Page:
1. They hold four world records in Rugby League.
York are the proud holders of four world records in the sport. The longest ever game of Rugby League was played away to Whitehaven in the League 1 play-offs, in 2017, with the hosts scoring the golden point after 26 minutes of extra-time. Good job it wasn’t Thursday night, it would have finished on Friday. They also have the following records: the world record win in a Challenge Cup game, a 132-0 win against Northumbria University in 2011, the record home league win with a 144-0 romping of West Wales Raiders in 2018 and the away win in the reverse fixture, with a 0-130 score-line.
2. They were financially saved by John Smith’s.
After the collapse of York Wasps in 2002, York City Knights’ quest began to restore professional Rugby League in the city. The main criteria was that the club could raise £75,000 in the bank by 31st August 2003. A membership scheme and donations by fans, having rallied throughout the difficult spell, saw them £5,000 short of their required target. In stepped John Smith’s brewery with the remaining funds, to save the club, within hours of the deadline – showing their well-known no-nonsense approach. Just ask Peter Kay.
3. Elliot Wallis was called up by the Nigeria squad.
York City Knights loanee Elliot Wallis was the centre of a surprise international call-up in 2019. The Hull KR winger was called up by Nigeria ahead of their Middle East Africa Championships, having also been selected for England Academy the same year. He would not feature for the nation, who he qualifies for through his late grandfather Oloruntoba Alaiyemola, or Joseph as he was known, who was born in Lagos, after being unavailable through injury. He re-asserted his commitment, however, with Nigeria’s expected participation in the Emerging Nations World Championship next year.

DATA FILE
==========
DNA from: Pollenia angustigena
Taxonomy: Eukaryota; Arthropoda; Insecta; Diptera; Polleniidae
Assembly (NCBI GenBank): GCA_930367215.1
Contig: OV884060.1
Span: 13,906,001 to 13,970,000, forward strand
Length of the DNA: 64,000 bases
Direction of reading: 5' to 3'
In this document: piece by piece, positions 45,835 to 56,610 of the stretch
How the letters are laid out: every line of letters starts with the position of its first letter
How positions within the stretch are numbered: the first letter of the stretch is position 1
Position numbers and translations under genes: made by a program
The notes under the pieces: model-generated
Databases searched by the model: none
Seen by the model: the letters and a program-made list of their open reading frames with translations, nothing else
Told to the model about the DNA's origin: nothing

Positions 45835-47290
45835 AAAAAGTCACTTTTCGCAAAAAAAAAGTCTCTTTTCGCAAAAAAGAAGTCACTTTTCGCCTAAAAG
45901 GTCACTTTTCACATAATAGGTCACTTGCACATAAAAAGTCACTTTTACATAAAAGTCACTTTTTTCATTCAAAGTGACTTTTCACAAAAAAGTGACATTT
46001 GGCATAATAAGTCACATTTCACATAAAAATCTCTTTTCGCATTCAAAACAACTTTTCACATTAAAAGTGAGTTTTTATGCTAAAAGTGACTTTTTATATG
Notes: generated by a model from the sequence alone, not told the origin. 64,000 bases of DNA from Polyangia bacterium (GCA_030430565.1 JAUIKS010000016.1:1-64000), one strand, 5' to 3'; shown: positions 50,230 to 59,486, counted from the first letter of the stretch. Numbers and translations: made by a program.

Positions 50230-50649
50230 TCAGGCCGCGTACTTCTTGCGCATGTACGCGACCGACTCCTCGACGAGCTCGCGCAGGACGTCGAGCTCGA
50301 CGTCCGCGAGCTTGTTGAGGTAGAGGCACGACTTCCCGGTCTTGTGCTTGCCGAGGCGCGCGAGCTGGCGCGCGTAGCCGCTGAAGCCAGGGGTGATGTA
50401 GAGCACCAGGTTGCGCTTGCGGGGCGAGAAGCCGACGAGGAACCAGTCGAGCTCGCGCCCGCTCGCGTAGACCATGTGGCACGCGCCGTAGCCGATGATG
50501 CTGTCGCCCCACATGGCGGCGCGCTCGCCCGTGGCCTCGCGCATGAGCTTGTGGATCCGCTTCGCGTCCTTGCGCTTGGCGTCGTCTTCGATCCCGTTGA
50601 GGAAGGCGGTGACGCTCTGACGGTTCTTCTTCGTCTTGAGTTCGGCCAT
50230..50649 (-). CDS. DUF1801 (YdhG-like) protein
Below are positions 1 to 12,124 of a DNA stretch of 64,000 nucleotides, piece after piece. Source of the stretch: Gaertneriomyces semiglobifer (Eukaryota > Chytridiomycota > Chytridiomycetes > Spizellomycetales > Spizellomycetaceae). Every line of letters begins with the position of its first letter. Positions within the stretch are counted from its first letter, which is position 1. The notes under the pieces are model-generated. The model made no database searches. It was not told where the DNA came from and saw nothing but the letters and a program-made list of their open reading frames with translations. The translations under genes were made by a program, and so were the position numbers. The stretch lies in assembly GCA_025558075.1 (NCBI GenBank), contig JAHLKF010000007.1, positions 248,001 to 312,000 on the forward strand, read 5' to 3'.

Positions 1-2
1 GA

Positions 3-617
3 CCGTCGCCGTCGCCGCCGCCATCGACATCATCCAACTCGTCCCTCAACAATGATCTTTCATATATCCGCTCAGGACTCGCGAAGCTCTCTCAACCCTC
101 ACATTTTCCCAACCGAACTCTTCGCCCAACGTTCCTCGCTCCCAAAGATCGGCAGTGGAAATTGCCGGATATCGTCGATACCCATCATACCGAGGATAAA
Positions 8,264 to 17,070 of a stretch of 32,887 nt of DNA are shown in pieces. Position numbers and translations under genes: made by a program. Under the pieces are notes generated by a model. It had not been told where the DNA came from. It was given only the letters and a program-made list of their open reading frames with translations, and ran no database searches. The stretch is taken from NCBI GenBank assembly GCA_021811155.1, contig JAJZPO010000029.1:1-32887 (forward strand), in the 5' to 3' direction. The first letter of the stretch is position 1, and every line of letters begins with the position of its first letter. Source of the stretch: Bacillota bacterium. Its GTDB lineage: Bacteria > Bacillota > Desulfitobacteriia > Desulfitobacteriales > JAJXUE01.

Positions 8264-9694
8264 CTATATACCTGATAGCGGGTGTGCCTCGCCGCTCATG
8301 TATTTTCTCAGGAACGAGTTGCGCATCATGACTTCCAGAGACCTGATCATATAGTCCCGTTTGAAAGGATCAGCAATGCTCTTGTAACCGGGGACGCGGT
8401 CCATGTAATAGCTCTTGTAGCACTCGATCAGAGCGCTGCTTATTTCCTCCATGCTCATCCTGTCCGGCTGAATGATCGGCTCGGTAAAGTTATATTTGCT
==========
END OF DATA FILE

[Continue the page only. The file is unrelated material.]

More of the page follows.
4. One of their current squad is blind in one eye.
York’s Will Jubb shares an obstacle with Barrie McDermott in only having one eye. The former Hull KR man had to have his right eye removed as a child, due to Retinoblastoma, a form of eye cancer. He would play for local side Hull Wyke as early as 10-years-old, having learned how to operate with only half of his vision. He recalled stories of how we constantly found himself getting whacked from his blindside, as a youngster, but picked himself back up time and time again. That resilience carved his way to the professional game, having been drafted in to feature for Hull KR in important relegation clashes in the run-up to the 2016 Million Pound Game defeat to Salford.
5. Gareth Ellis started his career at the club.
Ellis has become a Rugby League legend on both hemispheres, having featured for Wakefield, Leeds, Wests Tigers and Hull FC in an illustrious career. But while the current Hull FC football manager is often attributed to starting that path at Wakefield, his first taste of professional rugby league came with York. A former pupil at Selby’s Country Primary, High School and then College, the former Whitemoor Warriors junior would feature for York Wasps’ reserves in the late 1990s. His father Ken, who also featured for Doncaster, York and Sheffield Eagles, had moved to Castleford to work as a miner. Ellis would feature for Half Acres Trinity and Castleford Lock Lane, after his move, before being picked up by Wakefield Trinity. The rest, to use the cliché, really is history.